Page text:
from utter exhaustion. When the head of my column attacked the enemy at this place, the enemy numbered about 3,000; I had but 1,000, and although I drove him, killing and wounding 15, I could not capture him without the assistance I had expected. I am not permitted to take horses, and I have not received a fresh supply. The enemy, clearing the country in his front, left nothing for me in his rear. Had the road been open, I could have gone no farther without rendering the pursuit ruinous to my command and fruitless.
Third. Until it was known to me what course the enemy had taken after encountering General Kelley's forces this was the best point for me to occupy. If he defeated General Kelley, and continued westward by taking the Bedford turnpike and impressing horses, I could again reach him upon his right flank. If he turned southward, either from defeat or success, he would probably move in the direction of Winchester, when I would have a chance of intercepting him after resting here.
Fourth. In my attack at McConnellsburg, a portion of the enemy-from 200 to 500-were cut off and scattered, and are now endeavoring to reach the river. The available force of one of my brigades has been and is engaged in trying to intercept them.
I have detailed the most prominent rebel sympathizers in this country, and send them under guard to cut out the blockade and rebuild the bridges on the Cumberland pike. Telegraphic communication with General Kelley has been interrupted. Since yesterday at 11 a. m. I have sent couriers, patrols, a hand car, and a locomotive to obtain information of the operations near Cumberland, and the direction taken by the enemy, if he has escaped. The latest intelligence I have received is that he is coming down the river.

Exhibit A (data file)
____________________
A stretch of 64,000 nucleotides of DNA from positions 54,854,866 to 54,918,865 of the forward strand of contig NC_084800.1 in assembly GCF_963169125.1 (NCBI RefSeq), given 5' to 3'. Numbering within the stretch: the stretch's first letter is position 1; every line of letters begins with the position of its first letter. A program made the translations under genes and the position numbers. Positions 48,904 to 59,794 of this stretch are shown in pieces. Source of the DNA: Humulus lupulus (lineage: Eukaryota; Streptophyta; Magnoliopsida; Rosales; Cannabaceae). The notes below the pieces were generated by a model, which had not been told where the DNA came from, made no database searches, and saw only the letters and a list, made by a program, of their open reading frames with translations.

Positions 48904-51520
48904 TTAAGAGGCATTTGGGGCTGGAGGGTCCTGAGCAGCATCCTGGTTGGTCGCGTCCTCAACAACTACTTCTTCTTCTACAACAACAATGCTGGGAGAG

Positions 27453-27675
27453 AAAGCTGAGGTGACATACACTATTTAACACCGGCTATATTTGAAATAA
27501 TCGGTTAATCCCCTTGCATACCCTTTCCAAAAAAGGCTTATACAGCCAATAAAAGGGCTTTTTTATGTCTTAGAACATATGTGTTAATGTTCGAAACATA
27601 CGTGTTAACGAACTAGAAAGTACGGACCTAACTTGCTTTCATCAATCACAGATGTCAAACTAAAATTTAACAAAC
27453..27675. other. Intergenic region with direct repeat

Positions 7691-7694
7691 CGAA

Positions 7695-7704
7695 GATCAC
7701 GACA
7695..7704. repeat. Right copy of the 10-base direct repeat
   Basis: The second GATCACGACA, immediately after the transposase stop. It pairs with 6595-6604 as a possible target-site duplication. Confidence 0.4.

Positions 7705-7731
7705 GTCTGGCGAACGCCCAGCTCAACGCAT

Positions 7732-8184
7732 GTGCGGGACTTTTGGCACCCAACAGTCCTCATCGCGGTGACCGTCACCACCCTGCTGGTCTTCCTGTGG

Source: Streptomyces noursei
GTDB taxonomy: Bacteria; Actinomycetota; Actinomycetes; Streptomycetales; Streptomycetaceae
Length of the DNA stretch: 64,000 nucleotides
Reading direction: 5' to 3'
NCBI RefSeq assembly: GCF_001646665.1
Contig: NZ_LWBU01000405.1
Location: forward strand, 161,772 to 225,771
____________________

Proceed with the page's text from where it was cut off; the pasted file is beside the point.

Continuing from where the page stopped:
I have the honor to request that you will lay the above report, with the inclosed dispatches, before the major-general commanding the department, and that they be sent to the War Department, together with my report of yesterday. I cannot believe that they are fully informed of the condition of my command at Washington, if they expect me to overtake and capture a force double my own and better mounted. If such is their expectation, it is impossible that they can know that this command has marched 1,400 miles since the 1st of May, without a remount, and without a half sufficiently long to set the shoes on my horses.
WM. W. AVERELL,
Captain T. MELVIN,
Itinerary of the Second Cavalry Division, Department of West Virginia, Brigadier General William W. Averell commanding, July 2-31.*
July 17 to 22.-Reached Martinsburg by rail.
July 20.-Defeated Ramseur's division at Stephenson's Depot, capturing 4 guns and 250 prisoners.
July 22 and 23.-Slightly engaged.
July 24.-Battle of Winchester; division retired to Martinsburg, covering the rear of the Army of West Virginia.
* From return for July, 1864.